#ThrowbackThursday – Today we time travel back to Saturday, May 3rd, 1941 and the property ‘Abington’ (now known as ‘Araluen’) on the Old Eltham Road, Lower Plenty; home of Mrs Annie Castledine. It is morning and the weather is fine with a slight northerly breeze; the sun is out warming the dew off the grass following a chilly and foggy start to the day of 43 degrees (6° C) at 7am. The sun will heat the day up to a pleasant 68 (20° C) at noon but that is the only warmth to be brought to the Castledine homestead that day.
Passing through the front gate and heading up the drive, a young lad in postal office uniform, cap on head, pedals his bike up the hill. The telegram delivery boy; an unfortunate scene, and a symbol of fear, stabbing directly to the hearts of every mother, wife, father, brother, sister or child unfortunate enough to witness it.
Annie has heard and seen him approaching; his bicycle bell rattling as he passes over the ruts and corrugations in the drive, small puffs of dust falling from behind his wheels. She comes to the front door to greet him, her heart pounding with fear.
The boy dismounts and places his bike on its stand with respect rather than just dropping it. He wipes a bead of sweat off his forehead, straightens his cap and dusts himself down slightly. He too advances towards her but tries not to catch her eye. For unlike the slightest glimmer of hope Annie may hold, he knows what he is delivering.
He asks Annie quietly, “Mrs Annie Castledine?” Annie reaches her hand out towards him and he gently hands the sealed telegram to her. Still trying to avoid eye contact, he backs away and says, “I’m very sorry”. He quietly gets back on his bike and rides away though Annie cannot see him anymore, her eyes are full of tears.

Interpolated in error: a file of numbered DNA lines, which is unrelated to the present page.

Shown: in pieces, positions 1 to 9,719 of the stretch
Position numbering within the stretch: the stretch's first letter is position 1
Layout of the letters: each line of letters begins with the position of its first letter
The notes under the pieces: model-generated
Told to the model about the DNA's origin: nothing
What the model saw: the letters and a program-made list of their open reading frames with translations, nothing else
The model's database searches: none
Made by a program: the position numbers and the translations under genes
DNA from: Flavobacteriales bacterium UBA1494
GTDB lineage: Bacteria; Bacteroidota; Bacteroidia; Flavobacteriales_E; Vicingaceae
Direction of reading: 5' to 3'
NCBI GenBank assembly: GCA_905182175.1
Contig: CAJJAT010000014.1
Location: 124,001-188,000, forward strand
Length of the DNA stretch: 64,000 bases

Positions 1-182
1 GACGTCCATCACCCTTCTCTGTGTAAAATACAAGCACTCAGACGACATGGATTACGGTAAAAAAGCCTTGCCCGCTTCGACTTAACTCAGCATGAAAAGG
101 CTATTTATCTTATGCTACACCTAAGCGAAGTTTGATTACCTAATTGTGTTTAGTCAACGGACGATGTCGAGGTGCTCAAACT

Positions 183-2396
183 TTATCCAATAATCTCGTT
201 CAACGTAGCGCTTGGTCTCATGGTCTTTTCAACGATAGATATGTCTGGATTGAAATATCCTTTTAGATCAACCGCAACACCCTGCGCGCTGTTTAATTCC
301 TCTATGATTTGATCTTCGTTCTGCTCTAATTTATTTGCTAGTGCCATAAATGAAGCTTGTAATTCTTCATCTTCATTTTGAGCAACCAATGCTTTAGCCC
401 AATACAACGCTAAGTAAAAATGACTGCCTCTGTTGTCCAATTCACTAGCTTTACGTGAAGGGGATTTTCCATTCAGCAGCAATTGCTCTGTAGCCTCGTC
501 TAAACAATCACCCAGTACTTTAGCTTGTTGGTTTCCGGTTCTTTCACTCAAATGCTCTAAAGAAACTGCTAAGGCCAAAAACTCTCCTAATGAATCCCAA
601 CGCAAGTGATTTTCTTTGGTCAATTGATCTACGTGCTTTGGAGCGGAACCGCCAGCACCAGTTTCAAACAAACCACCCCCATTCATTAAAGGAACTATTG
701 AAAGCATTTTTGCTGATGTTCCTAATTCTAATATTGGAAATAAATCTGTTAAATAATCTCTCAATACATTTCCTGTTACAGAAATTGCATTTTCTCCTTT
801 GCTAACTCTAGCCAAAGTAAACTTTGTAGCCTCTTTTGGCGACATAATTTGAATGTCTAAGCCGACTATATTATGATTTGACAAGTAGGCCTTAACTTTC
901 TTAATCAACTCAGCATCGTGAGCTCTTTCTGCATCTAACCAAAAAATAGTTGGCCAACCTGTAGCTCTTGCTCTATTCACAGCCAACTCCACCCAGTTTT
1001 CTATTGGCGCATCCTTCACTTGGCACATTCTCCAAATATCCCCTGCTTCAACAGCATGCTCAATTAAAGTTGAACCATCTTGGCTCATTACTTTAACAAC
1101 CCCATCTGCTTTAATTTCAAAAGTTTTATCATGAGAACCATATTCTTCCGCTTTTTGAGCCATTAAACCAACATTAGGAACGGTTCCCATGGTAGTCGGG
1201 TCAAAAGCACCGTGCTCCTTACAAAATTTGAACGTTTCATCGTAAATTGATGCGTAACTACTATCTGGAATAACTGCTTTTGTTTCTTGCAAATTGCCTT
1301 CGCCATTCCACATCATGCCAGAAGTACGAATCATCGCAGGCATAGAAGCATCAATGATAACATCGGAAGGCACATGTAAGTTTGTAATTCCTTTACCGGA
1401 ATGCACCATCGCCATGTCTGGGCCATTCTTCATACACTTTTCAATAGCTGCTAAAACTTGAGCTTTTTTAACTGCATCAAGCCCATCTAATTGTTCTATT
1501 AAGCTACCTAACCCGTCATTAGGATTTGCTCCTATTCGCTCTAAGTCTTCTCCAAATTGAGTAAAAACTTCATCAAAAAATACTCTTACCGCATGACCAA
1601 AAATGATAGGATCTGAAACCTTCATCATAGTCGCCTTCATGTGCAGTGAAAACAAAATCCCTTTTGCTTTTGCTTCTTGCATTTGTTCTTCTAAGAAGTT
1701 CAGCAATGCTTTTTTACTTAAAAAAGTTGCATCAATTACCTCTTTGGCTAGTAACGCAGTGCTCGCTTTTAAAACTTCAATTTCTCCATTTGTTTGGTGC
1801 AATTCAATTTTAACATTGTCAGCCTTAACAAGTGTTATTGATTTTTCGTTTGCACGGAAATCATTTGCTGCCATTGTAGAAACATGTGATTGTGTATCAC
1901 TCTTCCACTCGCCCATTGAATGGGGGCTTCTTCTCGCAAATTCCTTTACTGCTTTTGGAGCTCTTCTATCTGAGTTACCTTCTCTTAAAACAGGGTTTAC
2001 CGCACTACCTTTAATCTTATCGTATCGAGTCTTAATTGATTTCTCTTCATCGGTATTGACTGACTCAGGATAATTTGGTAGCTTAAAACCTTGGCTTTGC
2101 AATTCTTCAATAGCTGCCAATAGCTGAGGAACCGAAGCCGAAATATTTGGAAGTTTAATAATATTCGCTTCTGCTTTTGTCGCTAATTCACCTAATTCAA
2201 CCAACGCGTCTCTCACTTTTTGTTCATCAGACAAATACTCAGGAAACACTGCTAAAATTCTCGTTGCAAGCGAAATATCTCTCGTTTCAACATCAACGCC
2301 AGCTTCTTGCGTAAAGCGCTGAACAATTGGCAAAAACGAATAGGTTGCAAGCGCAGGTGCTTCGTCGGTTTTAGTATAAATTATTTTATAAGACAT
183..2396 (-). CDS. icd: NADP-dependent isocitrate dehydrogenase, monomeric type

“It is with deep regret that I have to inform you that VX10044 Sapper G. E. Castledine has been killed in action April 18th & desire to convey to you the profound sympathy of the Minister for the Army and the Military Board.
– Minister for the Army”
George is the first soldier from the Shire of Eltham to be killed in the war. He was engaged to Miss Jean Simonson of Montmorency and was going to turn 27 in just two week’s time. He had much to live for. His older brother Sid, 28, enlisted only four week’s ago.
Annie’s world and those of her other children are changed forever.
Sapper George Ernest Castledine (1914-1941), son of Arthur Frederick (dec.) and Annie Castledine, enlisted 23 January 1940 at Lower Plenty and was assigned to the 2/2 Field Company. He is buried in the Phaleron War Cemetery, Athens, Greece and is remembered on the Roll of Honour located in the Eltham War Memorial Hall.
George’s brother Sid, upon his discharge from active duty was to keep that fateful telegram in his tool box, a personal place near and dear to him, for the remainder of his life.
It is in memory of George and all the other fallen soldiers of our district that the Eltham Women’s Auxiliary first banded together to raise funds for the establishment of the Eltham War Memorial as a living memorial to ‘be a constant reminder of those who fought for us and the little ones for whom they fought and died.’
LEST WE FORGET
“They shall grow not old, as we that are left grow old;
Age shall not weary them, nor the years condemn.
At the going down of the sun and in the morning
We will remember them.”
ROLL OF HONOUR
Soldiers of the Shire of Eltham remembered on the Eltham Roll of Honour for their supreme sacrifice; located in the Eltham War Memorial Hall
1941 ‘OBITUARY’, Eltham and Whittlesea Shires Advertiser (Vic. : 1940 – 1942), 9 May, p. 2. , viewed 24 Oct 2018, http://nla.gov.au/nla.news-article57494302